Prince William and Kate Middleton, the duke and duchess of Cambridge, and in Canada with their children Sept. 24 and Oct. 1. Here is your guide to the monarchical affair, complete with a compilation of websites, TV channels and magazines through which you can watch the event—along with strategies to let you spot the visitors in person so you can bestow upon them the proper public displays of affection.
On Friday’s itinerary
Canoe to Skidegate at 11:50 a.m. to 12:20 p.m. They will attend the Haida heritage centre from 12:25 to 1:25, then receive a welcoming from First Nations leaders on the beach. They will later go on a boat fishing trip with the Skidegate Youth Centre.
The royal visit will take place in British Columbia and the Yukon. Vancouver bureau chief Nancy Macdonald will be on tour to report for Maclean’s, which will also post commentary from our royal specialist, Patricia Treble. The Maclean’s Archives will post throwbacks from Prince William’s 1998 trip to British Columbia when he was 15 years old.
CTV British Columbia has created a designated site for the royal visit, with photo galleries, live streams and “insider info.” The websites of Hello! Canada, Flare, Chatelaine, Today’s Parent and People will buzz with royal news; for British perspectives, you can read The Telegraph or even peek at tabloids like The Daily Mail.
Bloggers have already begun to commentate. Duchess Kate is among the most popular. For fashion critics, follow Go Fug Yourself or What Kate Wore. Maclean’s will publish a video and photo series of outfits designed by Canadians, custom-created for Kate Middleton. While most of the designs will be dresses, a more functional outfit will come from a designer at Mountain Equipment Co-op.
After visiting the East Coast in 2011, the royals will stick to the West Coast this time. Their itinerary goes as follows:
Sept. 24 – Victoria
Public arrival at the Victoria Airport.
Sept. 25 – Victoria and Vancouver
Five-minute public appearance as they board a seaplane in the Victoria Harbour.
Public arrival in Vancouver at the Vancouver Harbour Flight Centre.
They will spend the rest of their day in engagements with charities regarding pregnancy outreach, youth leadership and immigrant services, and will with meet the Canadian Coast Guard and Vancouver First Responders.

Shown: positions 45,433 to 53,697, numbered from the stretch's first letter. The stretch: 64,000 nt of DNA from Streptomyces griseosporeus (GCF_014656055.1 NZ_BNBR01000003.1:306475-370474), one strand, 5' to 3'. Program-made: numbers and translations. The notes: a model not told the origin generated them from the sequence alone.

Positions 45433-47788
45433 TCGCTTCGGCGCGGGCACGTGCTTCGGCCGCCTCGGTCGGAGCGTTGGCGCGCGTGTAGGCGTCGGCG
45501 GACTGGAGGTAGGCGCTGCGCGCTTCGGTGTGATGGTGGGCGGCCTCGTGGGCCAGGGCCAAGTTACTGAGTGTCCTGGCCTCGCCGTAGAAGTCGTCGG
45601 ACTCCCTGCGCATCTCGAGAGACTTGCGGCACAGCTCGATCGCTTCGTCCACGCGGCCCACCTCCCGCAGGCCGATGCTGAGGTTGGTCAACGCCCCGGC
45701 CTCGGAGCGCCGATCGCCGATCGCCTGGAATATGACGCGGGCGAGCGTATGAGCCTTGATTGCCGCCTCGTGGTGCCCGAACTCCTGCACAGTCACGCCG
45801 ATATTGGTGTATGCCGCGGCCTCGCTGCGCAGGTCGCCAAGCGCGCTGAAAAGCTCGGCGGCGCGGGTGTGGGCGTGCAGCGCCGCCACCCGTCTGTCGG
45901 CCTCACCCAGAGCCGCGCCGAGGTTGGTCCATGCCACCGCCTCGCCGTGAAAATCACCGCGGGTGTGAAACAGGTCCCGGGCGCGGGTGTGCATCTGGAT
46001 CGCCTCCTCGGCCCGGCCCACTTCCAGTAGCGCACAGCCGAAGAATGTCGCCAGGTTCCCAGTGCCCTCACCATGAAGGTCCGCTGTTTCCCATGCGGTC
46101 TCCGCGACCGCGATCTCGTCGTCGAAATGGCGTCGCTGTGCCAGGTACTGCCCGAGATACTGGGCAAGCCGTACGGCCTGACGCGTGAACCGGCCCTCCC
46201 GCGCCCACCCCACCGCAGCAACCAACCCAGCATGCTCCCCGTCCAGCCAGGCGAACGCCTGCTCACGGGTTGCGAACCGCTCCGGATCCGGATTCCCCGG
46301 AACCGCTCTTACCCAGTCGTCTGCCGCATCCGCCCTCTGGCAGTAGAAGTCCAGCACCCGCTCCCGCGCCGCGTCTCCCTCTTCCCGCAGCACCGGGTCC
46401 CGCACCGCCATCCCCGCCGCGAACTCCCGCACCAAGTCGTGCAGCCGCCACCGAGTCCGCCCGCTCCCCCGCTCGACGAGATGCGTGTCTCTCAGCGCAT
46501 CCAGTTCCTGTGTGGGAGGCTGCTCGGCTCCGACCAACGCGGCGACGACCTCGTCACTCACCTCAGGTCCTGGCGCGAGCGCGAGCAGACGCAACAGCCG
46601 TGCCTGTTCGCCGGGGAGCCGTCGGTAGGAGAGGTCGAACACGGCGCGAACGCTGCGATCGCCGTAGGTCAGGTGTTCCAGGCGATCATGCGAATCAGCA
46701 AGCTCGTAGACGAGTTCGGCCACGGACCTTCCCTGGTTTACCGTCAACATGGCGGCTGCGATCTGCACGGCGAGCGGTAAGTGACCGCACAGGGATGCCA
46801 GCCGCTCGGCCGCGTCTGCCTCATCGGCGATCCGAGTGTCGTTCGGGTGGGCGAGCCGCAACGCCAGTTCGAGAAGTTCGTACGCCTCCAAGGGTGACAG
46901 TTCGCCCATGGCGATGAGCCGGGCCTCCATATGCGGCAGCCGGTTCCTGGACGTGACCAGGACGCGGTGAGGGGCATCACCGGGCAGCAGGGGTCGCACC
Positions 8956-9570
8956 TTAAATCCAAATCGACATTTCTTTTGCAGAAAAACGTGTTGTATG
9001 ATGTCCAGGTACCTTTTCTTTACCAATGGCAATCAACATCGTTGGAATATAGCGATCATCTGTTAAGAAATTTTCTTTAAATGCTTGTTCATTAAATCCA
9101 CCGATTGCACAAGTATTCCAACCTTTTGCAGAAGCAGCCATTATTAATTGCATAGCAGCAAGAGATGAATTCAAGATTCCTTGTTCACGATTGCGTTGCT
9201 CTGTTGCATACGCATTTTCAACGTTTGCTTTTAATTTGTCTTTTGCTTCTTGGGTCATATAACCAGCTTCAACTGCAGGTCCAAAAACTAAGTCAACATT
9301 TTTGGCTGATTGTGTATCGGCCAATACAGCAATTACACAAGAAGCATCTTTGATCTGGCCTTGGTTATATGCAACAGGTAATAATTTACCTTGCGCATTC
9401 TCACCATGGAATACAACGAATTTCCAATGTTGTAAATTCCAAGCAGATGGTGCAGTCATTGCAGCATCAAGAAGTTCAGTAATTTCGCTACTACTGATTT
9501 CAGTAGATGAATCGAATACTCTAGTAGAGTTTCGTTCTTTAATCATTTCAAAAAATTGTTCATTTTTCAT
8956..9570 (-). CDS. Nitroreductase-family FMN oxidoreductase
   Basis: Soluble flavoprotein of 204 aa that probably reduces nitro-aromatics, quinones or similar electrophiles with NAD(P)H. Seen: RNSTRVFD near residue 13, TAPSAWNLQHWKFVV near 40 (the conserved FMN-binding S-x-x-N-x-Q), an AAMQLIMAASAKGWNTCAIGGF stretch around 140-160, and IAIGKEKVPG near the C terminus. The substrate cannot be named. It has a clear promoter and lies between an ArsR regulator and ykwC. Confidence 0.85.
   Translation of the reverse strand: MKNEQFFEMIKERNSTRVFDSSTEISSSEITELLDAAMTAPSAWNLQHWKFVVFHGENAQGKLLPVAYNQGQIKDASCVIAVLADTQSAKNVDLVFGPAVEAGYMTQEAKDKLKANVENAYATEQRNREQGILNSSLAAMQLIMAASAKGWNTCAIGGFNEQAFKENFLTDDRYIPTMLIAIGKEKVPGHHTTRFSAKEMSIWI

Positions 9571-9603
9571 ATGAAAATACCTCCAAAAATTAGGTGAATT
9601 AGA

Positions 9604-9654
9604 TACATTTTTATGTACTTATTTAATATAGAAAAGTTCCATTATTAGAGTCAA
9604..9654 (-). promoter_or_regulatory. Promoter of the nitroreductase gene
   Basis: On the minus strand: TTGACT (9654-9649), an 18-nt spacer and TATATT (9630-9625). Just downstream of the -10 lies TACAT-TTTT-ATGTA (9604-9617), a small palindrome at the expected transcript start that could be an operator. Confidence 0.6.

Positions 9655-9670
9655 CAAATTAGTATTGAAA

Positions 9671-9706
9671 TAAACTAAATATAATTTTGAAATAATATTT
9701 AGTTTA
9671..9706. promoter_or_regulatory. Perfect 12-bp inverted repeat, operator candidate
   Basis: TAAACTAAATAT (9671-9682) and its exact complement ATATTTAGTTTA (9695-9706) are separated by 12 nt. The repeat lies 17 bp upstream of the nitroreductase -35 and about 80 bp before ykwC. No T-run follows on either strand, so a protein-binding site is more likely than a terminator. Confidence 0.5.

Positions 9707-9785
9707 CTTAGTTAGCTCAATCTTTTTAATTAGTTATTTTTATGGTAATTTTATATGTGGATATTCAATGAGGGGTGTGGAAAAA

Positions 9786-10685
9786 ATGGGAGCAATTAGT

Sept. 26 – Bella Bella and Victoria
Arrival at the Bella Bella airport at noon and transfer to a float plane. Return to Victoria for a dinner with Canadian leaders.
Sept. 27 – Kelowna and Whitehorse
Public event at the UBC Okanagan Campus with speeches from UBC Kelowna’s women’s volleyball team. They will then visit a winery.
Arrival at the Whitehorse Airport with a welcome from the Canadian Rangers.
Sept. 28 – Whitehorse and Carcross, Yukon
Public party on Main Street in Whitehorse. Appearance in Carcross Commons from 11:50 to 12:45. They will then see a mountain biking demonstration.
Sept. 29 – Victoria
After the party for military families at Government House, the family planned to spend the day privately.
Oct. 1 – Victoria
Victoria harbour tour. They will board a tall ship with group of youth from a mental health organization and sail between 11:45 and 12:45.
Official farewell at 3:40 to 3:50 p.m. They will depart from the Victoria Harbour Airport.
Tips on how to see the royals
For the public events, arrive around three hours early wearing comfortable shoes. If you’re driving, park far, far away. Bring binoculars and rain gear if appropriate, and don’t bring an umbrella or lawn chair, which may confiscated by security to make room for other people. The departure will provide the only chance to see Prince George and Princess Charlotte. Otherwise, they will be with their nanny. Don’t expect to see any of the royals at non-public events, especially not at Government House, where they are reportedly staying in Victoria. The gardens of the House are closed, so don’t even think about it.
No selfies. Queen Elizabeth II and Prince Harry have both expressed hatred for selfies, so think of them as royalty, not celebrities. As the duke and duchess pass by, don’t reach for them unless they reach out to you. Even though the family owns a cocker spaniel, don’t bring your dog to meet them.
Only bring your children to public events if they really want to go, as they will likely be waiting around for hours. If your child desperately wants to see a prince or princess, make sure they know that they might not even catch sight of them. To increase the slim chance of a royal encounter, children can wear a formal outfit and bring a bouquet of colourful flowers to give to the prince or princess, which might lead the couple to approach.
Do not lift children onto your shoulders because people behind won’t be able to see, or the crowd could be so packed that you won’t be able to get the child down. If the child—or a fanatic parent—is disappointed about not seeing the royals, you can write a message or have your child draw a picture and mail it to the below address. Kensington Palace responds—with a signed and sealed envelope—to every single letter.
London, United Kingdom